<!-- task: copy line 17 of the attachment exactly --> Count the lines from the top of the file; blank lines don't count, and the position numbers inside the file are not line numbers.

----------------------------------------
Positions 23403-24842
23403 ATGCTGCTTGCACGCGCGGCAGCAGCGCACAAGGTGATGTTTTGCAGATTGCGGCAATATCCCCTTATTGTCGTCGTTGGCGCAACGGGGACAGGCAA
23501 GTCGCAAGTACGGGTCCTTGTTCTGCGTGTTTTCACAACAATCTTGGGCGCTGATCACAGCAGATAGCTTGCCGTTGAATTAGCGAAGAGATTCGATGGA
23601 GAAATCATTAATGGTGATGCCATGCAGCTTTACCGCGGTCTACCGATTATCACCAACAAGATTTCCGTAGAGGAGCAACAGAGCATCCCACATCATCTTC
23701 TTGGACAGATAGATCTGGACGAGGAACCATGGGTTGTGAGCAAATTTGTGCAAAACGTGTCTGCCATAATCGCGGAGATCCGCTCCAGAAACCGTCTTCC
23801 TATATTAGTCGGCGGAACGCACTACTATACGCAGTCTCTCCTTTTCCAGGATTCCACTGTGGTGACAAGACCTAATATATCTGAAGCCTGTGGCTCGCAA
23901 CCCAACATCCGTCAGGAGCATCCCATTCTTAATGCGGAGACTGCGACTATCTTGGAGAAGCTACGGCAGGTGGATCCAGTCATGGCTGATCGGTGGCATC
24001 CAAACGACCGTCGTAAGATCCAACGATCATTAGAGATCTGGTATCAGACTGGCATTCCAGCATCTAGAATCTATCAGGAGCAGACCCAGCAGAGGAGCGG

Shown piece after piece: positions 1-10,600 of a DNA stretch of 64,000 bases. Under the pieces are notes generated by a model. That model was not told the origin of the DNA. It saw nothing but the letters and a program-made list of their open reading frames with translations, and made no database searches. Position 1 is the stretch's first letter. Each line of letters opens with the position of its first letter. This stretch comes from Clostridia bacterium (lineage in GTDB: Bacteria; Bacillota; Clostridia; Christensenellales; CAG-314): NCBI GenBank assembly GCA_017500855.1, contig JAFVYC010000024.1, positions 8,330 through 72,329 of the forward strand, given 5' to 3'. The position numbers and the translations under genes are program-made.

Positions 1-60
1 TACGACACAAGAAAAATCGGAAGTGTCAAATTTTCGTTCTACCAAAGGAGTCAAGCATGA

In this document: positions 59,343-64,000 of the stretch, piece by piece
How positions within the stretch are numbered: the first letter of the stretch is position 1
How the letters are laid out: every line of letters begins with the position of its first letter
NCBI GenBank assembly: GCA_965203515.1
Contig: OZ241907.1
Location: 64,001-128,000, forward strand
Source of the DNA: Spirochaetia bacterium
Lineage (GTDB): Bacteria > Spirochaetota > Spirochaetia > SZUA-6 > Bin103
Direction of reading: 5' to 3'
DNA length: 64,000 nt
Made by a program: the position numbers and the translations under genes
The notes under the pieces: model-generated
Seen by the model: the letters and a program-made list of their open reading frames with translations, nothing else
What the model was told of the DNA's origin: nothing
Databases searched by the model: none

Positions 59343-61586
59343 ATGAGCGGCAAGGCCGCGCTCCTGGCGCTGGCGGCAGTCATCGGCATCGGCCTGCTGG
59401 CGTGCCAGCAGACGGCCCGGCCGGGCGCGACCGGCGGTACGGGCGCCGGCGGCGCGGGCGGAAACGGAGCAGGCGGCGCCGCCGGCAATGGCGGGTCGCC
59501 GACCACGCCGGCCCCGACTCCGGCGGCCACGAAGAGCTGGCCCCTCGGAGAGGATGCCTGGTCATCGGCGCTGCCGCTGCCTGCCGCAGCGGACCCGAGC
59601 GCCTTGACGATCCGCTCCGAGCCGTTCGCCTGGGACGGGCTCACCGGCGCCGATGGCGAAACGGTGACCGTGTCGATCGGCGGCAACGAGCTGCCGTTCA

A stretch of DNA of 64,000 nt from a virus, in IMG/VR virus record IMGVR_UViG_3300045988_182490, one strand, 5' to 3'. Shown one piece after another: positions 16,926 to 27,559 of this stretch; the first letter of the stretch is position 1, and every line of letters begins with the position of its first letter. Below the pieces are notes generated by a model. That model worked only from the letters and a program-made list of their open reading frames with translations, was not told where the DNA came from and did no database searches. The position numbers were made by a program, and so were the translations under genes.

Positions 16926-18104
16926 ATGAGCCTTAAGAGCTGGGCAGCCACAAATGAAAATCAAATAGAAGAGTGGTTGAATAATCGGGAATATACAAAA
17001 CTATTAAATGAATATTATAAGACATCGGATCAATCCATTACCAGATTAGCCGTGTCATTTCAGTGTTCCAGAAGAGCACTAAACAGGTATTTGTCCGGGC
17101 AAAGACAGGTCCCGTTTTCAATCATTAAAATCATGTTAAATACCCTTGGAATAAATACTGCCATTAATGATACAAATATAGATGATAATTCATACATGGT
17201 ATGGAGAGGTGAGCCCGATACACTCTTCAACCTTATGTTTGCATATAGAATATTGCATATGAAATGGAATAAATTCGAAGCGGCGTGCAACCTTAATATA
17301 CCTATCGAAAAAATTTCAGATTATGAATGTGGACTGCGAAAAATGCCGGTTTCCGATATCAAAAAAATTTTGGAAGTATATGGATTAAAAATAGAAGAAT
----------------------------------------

Location: 64,001-128,000, forward strand